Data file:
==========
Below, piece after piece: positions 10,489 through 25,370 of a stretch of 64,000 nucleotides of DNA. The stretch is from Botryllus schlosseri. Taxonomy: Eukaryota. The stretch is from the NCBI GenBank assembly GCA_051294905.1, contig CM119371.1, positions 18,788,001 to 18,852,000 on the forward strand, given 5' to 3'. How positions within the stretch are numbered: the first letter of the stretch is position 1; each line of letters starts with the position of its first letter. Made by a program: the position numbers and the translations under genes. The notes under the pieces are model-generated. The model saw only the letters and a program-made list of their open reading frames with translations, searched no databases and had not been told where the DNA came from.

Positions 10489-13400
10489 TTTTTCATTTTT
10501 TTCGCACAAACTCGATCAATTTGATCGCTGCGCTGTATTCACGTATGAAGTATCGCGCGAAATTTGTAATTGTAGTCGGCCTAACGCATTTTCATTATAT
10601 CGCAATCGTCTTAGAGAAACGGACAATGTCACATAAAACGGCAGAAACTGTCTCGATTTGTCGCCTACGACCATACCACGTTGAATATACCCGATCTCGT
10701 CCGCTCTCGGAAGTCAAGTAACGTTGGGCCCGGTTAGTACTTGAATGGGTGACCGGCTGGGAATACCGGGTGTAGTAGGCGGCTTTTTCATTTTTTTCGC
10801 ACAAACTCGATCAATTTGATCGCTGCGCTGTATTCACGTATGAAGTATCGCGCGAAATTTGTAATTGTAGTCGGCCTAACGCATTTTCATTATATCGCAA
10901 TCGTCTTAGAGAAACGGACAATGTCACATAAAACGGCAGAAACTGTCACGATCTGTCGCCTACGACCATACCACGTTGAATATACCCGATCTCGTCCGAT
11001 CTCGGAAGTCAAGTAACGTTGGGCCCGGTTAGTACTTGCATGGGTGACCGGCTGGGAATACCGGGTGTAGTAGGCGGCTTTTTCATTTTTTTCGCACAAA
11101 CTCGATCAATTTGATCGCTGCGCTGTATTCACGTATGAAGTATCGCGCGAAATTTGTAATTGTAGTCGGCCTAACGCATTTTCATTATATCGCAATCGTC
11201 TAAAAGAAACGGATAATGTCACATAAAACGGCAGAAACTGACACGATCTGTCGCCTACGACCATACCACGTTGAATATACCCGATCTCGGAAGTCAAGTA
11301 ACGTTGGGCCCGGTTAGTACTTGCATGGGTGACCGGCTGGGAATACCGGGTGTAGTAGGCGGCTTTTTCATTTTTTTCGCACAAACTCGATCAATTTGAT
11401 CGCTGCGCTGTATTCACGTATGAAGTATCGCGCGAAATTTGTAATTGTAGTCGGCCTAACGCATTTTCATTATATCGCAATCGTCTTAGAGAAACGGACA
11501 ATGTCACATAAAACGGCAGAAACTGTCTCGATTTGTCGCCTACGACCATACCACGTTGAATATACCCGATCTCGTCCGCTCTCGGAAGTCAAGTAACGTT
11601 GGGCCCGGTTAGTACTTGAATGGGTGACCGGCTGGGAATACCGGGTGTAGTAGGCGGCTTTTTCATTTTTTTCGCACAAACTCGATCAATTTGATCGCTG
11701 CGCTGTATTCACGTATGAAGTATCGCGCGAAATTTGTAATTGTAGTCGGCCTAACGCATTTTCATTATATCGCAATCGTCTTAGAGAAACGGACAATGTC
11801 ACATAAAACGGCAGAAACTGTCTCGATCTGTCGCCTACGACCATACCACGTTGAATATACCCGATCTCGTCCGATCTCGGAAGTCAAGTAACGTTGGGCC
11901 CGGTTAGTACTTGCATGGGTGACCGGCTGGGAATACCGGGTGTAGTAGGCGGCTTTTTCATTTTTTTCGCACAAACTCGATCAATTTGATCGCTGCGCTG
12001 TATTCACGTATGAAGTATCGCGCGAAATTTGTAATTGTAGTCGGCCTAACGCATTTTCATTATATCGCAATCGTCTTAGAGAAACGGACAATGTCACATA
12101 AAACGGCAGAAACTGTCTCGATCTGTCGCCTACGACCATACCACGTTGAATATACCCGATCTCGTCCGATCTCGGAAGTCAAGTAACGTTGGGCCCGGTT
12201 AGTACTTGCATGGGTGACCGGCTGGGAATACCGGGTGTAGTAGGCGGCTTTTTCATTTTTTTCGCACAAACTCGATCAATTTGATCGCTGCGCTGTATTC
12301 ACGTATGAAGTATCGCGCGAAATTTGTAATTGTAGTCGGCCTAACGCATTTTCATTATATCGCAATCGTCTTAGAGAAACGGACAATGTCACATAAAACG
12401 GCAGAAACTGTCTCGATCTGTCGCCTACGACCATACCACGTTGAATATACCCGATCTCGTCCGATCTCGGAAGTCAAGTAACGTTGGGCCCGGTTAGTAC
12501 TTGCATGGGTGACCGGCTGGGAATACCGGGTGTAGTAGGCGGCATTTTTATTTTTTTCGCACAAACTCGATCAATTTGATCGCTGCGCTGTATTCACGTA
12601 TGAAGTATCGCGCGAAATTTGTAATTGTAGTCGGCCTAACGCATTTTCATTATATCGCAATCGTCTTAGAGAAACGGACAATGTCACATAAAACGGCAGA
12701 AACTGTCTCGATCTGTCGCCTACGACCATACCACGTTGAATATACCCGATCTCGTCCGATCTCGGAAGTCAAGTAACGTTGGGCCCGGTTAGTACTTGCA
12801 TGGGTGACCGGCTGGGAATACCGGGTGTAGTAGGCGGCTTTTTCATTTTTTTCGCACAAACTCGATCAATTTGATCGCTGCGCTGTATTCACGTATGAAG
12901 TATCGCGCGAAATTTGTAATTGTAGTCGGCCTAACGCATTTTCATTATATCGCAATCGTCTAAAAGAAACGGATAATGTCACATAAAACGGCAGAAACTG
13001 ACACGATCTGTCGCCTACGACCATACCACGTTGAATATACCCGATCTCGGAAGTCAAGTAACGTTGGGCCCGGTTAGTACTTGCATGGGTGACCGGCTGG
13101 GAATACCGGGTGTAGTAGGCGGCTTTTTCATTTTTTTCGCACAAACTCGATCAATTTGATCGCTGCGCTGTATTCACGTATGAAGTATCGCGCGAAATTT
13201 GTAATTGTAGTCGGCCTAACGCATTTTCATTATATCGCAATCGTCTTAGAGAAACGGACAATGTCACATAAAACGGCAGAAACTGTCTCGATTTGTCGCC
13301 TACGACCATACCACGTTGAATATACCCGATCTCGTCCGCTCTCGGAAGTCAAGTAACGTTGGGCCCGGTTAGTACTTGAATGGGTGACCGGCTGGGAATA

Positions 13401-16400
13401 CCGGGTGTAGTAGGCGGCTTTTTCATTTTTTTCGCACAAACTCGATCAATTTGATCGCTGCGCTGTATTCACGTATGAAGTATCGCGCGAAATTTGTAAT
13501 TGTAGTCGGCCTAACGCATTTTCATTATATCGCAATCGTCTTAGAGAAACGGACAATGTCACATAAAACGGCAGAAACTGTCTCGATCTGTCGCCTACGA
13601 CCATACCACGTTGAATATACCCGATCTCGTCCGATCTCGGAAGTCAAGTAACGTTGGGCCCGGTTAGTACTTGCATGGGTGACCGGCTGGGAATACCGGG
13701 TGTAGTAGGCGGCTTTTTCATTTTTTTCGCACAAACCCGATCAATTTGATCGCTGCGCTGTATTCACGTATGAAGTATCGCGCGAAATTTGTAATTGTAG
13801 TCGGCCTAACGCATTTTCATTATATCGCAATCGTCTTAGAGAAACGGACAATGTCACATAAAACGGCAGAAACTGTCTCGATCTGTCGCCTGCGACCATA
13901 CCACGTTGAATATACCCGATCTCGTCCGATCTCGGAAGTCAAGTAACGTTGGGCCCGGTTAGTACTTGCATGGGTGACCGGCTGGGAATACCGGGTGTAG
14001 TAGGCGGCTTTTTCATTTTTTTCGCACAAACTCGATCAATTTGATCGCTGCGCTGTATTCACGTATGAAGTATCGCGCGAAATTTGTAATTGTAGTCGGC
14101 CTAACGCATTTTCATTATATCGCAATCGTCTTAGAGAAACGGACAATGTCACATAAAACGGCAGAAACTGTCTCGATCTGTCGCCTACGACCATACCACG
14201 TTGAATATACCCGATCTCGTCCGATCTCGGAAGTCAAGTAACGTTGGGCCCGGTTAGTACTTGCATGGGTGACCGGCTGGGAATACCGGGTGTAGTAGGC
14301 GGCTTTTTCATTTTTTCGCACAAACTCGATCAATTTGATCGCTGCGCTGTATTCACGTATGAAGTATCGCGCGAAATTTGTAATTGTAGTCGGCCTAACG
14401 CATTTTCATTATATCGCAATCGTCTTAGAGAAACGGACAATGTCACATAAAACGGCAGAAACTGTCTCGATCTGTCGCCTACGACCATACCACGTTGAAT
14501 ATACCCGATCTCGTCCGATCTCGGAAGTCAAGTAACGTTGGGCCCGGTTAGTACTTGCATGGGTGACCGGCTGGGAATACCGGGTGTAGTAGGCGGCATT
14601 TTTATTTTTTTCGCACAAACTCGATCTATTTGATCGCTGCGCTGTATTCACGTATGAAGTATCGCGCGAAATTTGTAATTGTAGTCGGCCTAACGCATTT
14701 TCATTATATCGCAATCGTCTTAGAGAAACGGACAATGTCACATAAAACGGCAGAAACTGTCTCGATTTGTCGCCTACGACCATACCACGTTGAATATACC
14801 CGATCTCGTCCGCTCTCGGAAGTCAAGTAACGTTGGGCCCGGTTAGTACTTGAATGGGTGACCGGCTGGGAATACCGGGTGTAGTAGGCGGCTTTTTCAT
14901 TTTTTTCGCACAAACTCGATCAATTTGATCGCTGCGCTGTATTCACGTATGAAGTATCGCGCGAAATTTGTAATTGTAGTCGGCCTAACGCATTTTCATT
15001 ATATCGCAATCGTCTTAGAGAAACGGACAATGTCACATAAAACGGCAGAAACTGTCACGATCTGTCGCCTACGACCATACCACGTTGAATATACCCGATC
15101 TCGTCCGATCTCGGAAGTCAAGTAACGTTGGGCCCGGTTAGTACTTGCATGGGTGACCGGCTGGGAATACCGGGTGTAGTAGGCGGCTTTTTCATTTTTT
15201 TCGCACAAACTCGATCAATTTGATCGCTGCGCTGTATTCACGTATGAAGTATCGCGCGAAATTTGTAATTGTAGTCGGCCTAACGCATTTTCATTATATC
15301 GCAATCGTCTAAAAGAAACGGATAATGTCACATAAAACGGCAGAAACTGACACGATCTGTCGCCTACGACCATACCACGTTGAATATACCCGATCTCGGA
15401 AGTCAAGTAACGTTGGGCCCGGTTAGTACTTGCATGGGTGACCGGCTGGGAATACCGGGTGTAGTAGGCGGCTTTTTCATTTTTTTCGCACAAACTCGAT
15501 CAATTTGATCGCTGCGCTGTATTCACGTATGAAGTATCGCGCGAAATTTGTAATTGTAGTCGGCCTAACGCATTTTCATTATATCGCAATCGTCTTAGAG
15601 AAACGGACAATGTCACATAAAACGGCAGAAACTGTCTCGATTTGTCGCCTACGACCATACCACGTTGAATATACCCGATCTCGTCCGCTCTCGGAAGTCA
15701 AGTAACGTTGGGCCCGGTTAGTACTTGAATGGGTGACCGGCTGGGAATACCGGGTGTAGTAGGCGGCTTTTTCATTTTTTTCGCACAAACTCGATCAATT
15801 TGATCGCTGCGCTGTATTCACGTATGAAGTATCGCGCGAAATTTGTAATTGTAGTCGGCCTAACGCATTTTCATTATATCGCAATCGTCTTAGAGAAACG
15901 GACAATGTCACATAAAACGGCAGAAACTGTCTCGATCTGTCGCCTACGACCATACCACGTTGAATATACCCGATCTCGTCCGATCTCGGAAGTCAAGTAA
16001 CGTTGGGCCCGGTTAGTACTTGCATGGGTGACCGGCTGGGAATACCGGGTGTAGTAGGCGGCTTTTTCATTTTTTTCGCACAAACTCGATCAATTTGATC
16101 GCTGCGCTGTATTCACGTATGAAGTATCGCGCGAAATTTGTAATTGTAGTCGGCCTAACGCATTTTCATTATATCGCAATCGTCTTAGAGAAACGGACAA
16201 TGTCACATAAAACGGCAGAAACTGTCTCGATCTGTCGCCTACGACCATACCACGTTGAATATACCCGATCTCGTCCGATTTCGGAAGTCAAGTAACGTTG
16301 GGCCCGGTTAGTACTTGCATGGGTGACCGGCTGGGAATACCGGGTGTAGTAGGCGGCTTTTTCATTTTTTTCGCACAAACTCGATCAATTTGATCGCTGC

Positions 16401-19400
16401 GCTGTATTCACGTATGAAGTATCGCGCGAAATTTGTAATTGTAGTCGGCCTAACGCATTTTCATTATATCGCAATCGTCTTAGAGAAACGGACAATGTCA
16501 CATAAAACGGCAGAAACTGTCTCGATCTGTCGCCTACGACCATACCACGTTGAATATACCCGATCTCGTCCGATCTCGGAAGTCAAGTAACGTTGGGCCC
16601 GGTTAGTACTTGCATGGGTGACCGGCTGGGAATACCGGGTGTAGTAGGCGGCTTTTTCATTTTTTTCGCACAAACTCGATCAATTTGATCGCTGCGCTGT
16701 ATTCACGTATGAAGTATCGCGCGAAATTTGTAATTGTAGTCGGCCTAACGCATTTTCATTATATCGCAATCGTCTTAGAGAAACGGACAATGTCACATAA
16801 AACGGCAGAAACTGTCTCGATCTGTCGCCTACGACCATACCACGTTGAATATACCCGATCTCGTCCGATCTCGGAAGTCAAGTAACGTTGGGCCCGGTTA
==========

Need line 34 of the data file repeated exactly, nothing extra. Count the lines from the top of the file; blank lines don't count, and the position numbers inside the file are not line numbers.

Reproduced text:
13401 CCGGGTGTAGTAGGCGGCTTTTTCATTTTTTTCGCACAAACTCGATCAATTTGATCGCTGCGCTGTATTCACGTATGAAGTATCGCGCGAAATTTGTAAT